• Quite. It seems that the world — and now the military — is run by lawyers, who care not that what is "legal" is completely out of synch with what is "right." Punishing Captain Semrau is simply NOT FAIR. And to argue that "LIFE is not fair, so get used to it" is disingenuous, because while that may be true, it does NOT absolve human beings and their organizations (like the military) of the obligation to at least TRY to be "fair."

  18. How does one act spawn four separate charges? From what I read, the prosecutors took four bites of the apple: second degree murder, attempted murder, negligent performance of a military and disgraceful conduct. Not sure how one act can constitute attempted and second degree. The additional charges are the best ones since they are the "catchalls" that if the military can't actually prove a crime, one can still be nailed on one of those. Perhaps, it would have been a "career-limiting move" to have acquitted on all charges. What with being judged by his "peers" who all happen to be senior in rank to the accused, doesn't sound like a just process at all.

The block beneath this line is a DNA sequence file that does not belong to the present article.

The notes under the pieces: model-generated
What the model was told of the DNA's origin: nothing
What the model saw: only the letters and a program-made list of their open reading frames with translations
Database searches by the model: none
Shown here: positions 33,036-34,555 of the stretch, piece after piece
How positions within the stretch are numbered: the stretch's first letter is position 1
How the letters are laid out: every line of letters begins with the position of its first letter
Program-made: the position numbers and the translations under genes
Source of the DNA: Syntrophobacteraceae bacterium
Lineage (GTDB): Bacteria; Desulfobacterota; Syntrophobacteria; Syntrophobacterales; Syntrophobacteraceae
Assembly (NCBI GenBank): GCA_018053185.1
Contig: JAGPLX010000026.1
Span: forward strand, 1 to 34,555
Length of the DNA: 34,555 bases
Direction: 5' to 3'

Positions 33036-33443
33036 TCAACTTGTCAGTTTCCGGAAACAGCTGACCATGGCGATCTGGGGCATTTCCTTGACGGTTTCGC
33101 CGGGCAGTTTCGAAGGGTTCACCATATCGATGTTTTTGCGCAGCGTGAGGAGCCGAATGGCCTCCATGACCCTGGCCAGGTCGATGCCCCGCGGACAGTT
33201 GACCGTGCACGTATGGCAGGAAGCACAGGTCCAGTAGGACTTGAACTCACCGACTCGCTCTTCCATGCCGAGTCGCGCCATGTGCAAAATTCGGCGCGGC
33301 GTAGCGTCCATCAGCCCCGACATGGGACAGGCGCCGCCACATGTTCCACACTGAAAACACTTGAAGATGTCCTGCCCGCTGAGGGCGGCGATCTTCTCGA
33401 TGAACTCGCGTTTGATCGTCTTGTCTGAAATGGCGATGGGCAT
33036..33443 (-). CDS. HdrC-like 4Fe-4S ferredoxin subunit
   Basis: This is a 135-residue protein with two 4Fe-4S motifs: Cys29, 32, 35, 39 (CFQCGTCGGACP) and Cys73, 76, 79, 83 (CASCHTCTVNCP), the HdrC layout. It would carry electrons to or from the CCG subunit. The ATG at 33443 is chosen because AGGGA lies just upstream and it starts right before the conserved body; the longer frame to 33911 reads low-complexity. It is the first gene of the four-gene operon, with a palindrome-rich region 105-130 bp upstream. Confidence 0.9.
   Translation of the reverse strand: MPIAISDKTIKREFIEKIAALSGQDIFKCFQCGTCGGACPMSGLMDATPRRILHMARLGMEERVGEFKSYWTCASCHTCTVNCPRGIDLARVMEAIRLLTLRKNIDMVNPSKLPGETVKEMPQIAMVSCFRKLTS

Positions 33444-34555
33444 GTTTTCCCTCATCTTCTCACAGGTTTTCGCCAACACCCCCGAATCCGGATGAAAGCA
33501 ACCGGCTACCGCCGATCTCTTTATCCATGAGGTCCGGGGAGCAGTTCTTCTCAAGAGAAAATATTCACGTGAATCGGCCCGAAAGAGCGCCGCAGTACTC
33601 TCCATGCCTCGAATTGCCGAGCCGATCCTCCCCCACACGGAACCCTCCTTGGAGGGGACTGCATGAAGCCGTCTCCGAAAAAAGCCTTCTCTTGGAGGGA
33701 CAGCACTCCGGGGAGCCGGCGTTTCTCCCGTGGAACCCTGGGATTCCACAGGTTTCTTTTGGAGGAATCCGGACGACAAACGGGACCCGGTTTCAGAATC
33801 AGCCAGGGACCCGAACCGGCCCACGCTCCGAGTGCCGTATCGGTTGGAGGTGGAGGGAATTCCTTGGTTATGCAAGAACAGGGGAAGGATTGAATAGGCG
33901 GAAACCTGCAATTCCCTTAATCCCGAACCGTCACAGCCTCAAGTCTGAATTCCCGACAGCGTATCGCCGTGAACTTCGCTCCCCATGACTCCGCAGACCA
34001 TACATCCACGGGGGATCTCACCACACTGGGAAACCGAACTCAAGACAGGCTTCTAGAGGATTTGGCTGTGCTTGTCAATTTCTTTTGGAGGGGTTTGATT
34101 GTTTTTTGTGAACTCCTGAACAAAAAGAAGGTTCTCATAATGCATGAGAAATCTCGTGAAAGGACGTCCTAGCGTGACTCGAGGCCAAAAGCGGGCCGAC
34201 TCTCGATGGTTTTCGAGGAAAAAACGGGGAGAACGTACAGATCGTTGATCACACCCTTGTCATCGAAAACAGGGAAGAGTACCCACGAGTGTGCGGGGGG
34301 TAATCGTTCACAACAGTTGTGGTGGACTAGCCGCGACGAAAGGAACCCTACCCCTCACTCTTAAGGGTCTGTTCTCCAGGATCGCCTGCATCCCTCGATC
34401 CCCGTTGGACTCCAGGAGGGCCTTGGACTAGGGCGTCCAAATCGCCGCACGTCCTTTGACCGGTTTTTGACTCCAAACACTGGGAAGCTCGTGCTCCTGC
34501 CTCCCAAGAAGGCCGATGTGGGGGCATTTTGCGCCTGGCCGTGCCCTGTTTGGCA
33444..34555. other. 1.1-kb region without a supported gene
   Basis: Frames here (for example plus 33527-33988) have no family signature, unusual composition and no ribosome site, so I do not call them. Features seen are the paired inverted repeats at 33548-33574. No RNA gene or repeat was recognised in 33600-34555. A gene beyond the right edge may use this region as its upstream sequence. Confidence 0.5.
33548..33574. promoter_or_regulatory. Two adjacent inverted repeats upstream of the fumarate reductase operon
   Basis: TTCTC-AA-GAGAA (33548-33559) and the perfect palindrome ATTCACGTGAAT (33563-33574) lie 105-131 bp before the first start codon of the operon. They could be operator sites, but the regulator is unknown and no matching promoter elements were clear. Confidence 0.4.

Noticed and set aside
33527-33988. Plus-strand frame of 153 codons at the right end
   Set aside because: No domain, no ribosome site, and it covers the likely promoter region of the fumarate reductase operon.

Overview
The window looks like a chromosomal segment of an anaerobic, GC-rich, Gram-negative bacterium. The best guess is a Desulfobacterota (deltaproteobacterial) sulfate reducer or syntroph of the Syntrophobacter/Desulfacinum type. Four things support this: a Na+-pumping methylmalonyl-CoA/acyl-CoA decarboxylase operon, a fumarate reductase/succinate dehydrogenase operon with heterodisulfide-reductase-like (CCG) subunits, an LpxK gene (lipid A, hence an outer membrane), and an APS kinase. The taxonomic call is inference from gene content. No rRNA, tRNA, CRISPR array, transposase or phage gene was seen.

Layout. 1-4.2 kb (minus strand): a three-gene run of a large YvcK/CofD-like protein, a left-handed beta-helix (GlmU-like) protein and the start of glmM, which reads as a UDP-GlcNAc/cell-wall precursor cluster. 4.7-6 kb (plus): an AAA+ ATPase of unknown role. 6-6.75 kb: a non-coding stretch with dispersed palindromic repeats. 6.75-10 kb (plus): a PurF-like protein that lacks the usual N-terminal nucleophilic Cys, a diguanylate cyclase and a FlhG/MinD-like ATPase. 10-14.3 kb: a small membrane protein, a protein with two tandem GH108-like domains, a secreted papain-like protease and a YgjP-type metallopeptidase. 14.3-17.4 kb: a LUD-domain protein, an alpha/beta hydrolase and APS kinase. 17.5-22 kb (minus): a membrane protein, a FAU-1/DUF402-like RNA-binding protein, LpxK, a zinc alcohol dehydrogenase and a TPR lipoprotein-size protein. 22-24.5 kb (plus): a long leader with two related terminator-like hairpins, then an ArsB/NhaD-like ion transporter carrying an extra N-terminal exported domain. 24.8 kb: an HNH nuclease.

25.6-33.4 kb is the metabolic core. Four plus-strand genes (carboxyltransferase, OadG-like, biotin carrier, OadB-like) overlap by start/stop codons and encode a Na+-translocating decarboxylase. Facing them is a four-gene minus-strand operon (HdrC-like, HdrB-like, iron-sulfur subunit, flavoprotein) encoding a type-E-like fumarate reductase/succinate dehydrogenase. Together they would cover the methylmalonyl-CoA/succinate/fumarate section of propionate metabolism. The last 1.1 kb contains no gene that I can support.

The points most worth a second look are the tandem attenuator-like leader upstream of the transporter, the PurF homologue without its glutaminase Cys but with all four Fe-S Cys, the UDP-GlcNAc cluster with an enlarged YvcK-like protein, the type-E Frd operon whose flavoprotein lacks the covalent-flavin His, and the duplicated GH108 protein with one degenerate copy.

19. It would seem that some of the people posting to this site and the majority posting to other blogs are unaware of the Laws of Armed Conflict, or the Geneva Convention. The latter convention was established to provide protection for the care of wounded soldiers and came about from the horrible suffering of combatants in European wars during the mid-1800s. Nations sign on to the Geneva Convention to ensure that their own soldiers will be treated humanely in future conflicts. That is why the "military brass" are so adamant about Semrau's "disgraceful conduct." They are concerned that unless the message is clear to Cdn Forces members that the Laws of Armed Conflict and Geneva Convention must be upheld, there is danger that Canadians wounded in conflicts will not be protected because Canada would be seen as not respecting these agreements.
    http://www.redcross.org/museum/history/geneva.asp